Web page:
How can I reduce my gas use around the home?
Newer gas appliances will have an energy rating system with familiar energy efficiency stars, but blue rather than red. When selecting which product to purchase, take these stars into consideration to reduce your ultimate gas usage.
- Heating Since gas is often used for heating, many general heating tips are applicable here, too.
- Water Water saving shower heads can help you save water (and having to heat water up).
- General For more general tips, you can view our complete list of energy saving tips, here.
How many gas distributors are there?
There are just 10 gas suppliers in the whole of Australia. The different states are serviced by them as follows:
|VIC||Envestra, Multinet gas, SPI Networks, ActewAGL|
|NSW||ActewAGL, Country Energy, Envestra, AGL|
|TAS||Tas Gas Networks|
What do I do if I have a complaint with my provider?
Complaints with energy providers do occur, and often the answers are simple: the meter is reading wrong, or the meter was read wrong. A good first step to rectifying an issue is to contact your provider directly. If you look at your latest energy bill, there should be a number to contact your provider on. If they are unable to resolve your issue, it may be necessary to contact your state energy ombudsman. Before describing your issue to your ombudsman, make sure to compile as many details as you can: your name/age/address, your energy provider and plan, and a concise description of the issue. More likely than not, your ombudsman can resolve your issue.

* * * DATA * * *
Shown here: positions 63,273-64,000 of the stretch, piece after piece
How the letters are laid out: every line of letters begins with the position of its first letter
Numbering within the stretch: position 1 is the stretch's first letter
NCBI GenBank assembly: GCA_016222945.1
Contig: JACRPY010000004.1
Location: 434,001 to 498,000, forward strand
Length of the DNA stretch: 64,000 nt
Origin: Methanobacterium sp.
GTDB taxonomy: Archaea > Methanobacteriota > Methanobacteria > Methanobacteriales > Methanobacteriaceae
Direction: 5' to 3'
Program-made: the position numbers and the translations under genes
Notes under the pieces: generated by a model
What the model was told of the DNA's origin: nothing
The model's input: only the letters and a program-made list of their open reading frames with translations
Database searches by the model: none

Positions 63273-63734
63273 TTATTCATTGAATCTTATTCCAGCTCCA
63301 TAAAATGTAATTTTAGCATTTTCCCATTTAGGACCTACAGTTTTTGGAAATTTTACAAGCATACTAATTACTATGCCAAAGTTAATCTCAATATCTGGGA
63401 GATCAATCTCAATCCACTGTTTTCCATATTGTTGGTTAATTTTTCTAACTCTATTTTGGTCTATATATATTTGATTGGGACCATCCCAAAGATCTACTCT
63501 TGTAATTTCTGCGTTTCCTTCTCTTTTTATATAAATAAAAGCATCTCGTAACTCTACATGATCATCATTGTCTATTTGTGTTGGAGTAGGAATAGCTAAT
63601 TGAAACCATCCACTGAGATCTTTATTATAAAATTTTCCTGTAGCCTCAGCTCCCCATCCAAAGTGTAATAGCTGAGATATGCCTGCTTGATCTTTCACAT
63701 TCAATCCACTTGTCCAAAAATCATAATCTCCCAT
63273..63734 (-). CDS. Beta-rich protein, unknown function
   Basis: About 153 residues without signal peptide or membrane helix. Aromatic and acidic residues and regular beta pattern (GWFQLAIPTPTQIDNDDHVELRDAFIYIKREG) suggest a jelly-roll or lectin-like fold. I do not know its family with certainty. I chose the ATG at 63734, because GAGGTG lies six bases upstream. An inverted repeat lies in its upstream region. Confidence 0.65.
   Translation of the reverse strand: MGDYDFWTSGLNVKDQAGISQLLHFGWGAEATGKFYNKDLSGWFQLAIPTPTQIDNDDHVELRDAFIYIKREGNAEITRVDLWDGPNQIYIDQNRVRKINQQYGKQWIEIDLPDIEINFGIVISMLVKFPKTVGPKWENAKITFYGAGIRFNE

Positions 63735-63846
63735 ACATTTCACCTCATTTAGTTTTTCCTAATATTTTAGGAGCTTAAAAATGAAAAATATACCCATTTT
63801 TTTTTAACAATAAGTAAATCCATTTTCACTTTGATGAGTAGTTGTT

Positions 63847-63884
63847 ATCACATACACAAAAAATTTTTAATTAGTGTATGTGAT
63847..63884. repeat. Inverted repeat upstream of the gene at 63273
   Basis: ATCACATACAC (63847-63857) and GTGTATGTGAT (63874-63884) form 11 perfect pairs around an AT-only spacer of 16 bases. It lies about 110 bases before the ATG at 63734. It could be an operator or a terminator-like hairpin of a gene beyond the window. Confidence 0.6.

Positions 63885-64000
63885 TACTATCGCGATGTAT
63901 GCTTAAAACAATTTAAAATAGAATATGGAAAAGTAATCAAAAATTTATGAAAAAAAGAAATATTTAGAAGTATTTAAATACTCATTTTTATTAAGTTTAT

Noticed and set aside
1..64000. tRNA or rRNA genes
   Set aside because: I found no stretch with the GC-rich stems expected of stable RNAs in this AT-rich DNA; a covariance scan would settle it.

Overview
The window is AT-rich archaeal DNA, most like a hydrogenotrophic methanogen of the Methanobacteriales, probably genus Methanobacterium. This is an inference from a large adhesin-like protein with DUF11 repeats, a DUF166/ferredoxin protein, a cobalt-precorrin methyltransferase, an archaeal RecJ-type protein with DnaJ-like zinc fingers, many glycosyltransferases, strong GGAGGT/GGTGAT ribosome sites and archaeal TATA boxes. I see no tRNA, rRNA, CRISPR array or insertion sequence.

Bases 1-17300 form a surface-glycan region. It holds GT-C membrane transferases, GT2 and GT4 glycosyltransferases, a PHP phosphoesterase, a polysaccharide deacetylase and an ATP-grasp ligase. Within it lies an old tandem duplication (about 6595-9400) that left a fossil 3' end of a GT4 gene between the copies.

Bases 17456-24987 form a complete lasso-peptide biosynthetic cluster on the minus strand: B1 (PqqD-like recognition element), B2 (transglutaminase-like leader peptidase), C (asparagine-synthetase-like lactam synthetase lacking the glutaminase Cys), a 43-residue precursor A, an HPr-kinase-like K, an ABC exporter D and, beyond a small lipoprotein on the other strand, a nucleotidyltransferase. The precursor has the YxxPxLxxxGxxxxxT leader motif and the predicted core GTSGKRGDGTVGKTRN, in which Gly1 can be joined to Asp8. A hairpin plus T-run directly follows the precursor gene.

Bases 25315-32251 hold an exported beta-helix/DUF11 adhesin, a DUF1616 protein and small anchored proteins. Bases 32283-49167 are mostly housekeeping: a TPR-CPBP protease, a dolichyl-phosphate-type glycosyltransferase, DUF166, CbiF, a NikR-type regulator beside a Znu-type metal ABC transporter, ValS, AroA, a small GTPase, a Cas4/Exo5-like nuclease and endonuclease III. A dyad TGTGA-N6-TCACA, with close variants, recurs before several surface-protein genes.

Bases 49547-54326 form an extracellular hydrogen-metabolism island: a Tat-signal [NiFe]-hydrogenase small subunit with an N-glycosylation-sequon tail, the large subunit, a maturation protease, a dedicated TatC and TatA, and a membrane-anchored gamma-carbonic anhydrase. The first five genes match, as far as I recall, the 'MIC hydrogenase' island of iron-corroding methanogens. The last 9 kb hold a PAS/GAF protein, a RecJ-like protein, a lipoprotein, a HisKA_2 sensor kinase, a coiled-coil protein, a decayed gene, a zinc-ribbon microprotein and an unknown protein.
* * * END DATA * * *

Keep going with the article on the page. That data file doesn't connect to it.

So that’s it?
Those are the basics. Now, switching providers from here is really easy. Have a look through our provider guides, check out the prices on offer and pick the one that offers you the most of what you want.
Frequently asked questions
What are gas heaters, and which are the best?
Gas heaters are room or space heaters that heat up the immediate room they are in. There are many varieties, and there is no 'best' one. You should select a heater that is best suited to your room size. Here is a handy rule of thumb from ELGAS.com.au —
- Very Cold Zone: 1kW output required for each 8.5 m²
- Cold Zone: 1 kW output required for each 10 m²
- Cool Zone: 1kW output required for each 13 m²
- Mild Zone: 1kW output required for each 16 m²